- Put up or shut up – okay I think I will (2/9/18)
- The spin is making me dizzy already (2/3/18)
- Columnists challenge and only sometimes cheer (1/27/18)
- City Council should be servants, not pharaonic lords and masters (1/20/18)
- The people rule and the law is king (1/12/18)
- 2018: Year of change or more of the same? (1/6/18)
- Where there is no vision, people die (12/30/17)
Land of the Free or not so much?
"The propitious smiles of Heaven can never be expected on a nation that disregards the eternal rules of order and right which Heaven itself has ordained," President George Washington said during his first inaugural address in 1789.
Wednesday, the president issued an executive order that does a number of things, but this column will only address one: that of allowing churches to exercise free speech when it comes to campaigns and political activity. The order in essence removes the Johnson Amendment freedom hating penalties that churches have been subject to for taking a stand on moral/political issues.
The 1954 provision of the federal tax law, crafted by a young Lyndon B. Johnson prohibited all [501 (C)(3)] non-profit organizations from being able to speak in favor or in opposition of political candidates. Overtime that restriction has grown to include issues such as abortion, same sex marriage and others.
Supporters of the amendment argue that it is needed in order to prevent churches from influencing elections through campaign spending while shielding the names of their donors. But surely no one really wants churches giving a list to the government of everyone that gives tithes and offerings to the local church [sounds like Nazi Germany, Stalin's U.S.S.R., Mao's China and radical Iran?].
Those, such as myself, that oppose the amendment say that the constitutional right to freedom of speech and freedom of religion easily outweigh their fears and freedom's demand is "self-evident."
All reasonable people, including many of this nation's founding fathers knew that our system of government is the best in the history of mankind, but ONLY if we remain a virtuous nation.
Alexis de Tocqueville hit the nail on the head when he wrote in his Democracy in America, "I sought for the greatness and genius of America in her commodious harbors and her ample rivers—and it was not there... in her fertile fields and bound less forests—and it was not there... in her rich mines and her vast world commerce—and it was not there... in her democratic Congress and her matchless Constitution—and it was not there. Not until I went into the churches of America and heard her pulpits flame with righteousness did I understand the secret of her genius and power. America is great because she is good, and if America ever ceases to be good, she will cease to be great."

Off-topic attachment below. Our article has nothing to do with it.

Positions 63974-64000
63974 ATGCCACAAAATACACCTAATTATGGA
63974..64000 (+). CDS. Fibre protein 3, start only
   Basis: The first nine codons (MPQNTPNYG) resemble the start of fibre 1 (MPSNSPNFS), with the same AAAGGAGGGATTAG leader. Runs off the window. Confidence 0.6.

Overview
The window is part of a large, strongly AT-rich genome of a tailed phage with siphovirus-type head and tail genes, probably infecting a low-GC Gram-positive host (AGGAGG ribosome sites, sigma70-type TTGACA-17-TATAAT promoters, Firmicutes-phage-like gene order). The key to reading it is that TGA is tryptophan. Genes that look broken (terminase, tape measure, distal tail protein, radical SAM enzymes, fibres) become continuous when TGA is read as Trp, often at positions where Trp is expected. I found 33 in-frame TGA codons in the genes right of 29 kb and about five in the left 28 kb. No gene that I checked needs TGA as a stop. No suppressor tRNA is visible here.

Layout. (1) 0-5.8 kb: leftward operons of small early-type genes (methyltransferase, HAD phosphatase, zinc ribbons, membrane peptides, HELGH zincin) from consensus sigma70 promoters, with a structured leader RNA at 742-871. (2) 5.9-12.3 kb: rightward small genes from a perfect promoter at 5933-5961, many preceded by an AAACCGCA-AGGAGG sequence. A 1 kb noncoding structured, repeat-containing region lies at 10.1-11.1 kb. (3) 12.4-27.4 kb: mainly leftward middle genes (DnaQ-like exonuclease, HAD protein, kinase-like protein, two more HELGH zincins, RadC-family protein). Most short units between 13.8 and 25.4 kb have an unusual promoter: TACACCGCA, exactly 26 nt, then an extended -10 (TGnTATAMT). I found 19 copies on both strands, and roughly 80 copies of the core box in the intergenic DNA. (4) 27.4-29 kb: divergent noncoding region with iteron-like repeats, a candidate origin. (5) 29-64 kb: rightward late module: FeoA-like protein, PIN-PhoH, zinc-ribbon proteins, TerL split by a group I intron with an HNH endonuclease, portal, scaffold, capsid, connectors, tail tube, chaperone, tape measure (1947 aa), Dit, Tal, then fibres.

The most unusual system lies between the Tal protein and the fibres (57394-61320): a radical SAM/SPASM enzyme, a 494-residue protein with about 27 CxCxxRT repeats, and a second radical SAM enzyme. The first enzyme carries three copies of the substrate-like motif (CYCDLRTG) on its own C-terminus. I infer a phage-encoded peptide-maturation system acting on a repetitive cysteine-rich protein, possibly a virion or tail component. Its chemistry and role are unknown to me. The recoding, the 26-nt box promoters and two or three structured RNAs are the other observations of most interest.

America is very much in danger of ceasing to be good. Can you name another massive voter bloc that has been entirely left out of public debate on politics and policy...all under threat of penalty by the government? If an immoral politician (do you want the whole list or just the top three) asks for us to vote them into office and give them power, or if an immoral law/policy comes before us for consideration, who has more moral obligation and authority to point out evil than the church? If an issue comes to the ballot, why shouldn't the church be able to use their collective voice to respond?
Why shouldn't the church be able to counter the onslaught currently underway against traditional American Judeo-Christian values - the very same values that made us great and allowed us to live under the blessings of heaven? Why shouldn't life-giving believers be allowed to collectively raise their voice against the murder of millions? Why shouldn’t the collective voice of churches, mosques, synagogues, etcetera be able to be heard when secularists of the left are attempting to destroy the very foundations of our society that were birthed form the dogma of our faith?
Why is it important for the Freedom of Religion and Speech to be returned? Why is it important to vote your faith? Because real faith that is not a mask you wear for a couple hours on Sabbath. Real faith is part of YOU, YOUR LIFE and YOUR WORLDVIEW. If not, then it is merely a farce, church brainwashing and man-made tradition.
We live in a world where people are irrelevant and the raging governmental machine demands to be worshipped as a sacred idol. Our minds are being conditioned to believe that our needs are not supplied by God, but rather by the nanny state. We are taught that good is bad and bad is good. Abortion is healthcare, all things are relative, marriage is whatever you want it to be, meritocracy is evil, and that individual worth must always take a knee to collective control and mandated redistribution. Faith says otherwise.
Now, speaking to those that would exploit the relaxing of regulation (as though freedom is bad and governmental regulation should be the natural state of man), I would say that if you are minister of the Gospel or a charlatan that attempts to make profit or financial gain from exploiting relaxed IRS and election laws, then you are a blight on democracy and upon the "church." Being listed in the Lamb's Book of Life was not a Get Out the Vote list, nor was it created so that you can get rich or to be a "big man" around town because you can deliver the votes.
But the collective voice of faith was designed to bring life and hope to the dark world we live in and to be a restraining force against evil in our time. Prior to repeal, any preacher that stood in a pulpit and gave a sermon on a "political moral issue" (requires quasi thought and speech police) was in danger of loosing the entire tax exempt status of the ministry AND also in danger of not being politically correct enough and being found guilty of hate crimes. That is stupid. America's foundation is not a tax code, it is an idea and its framework is that of faith.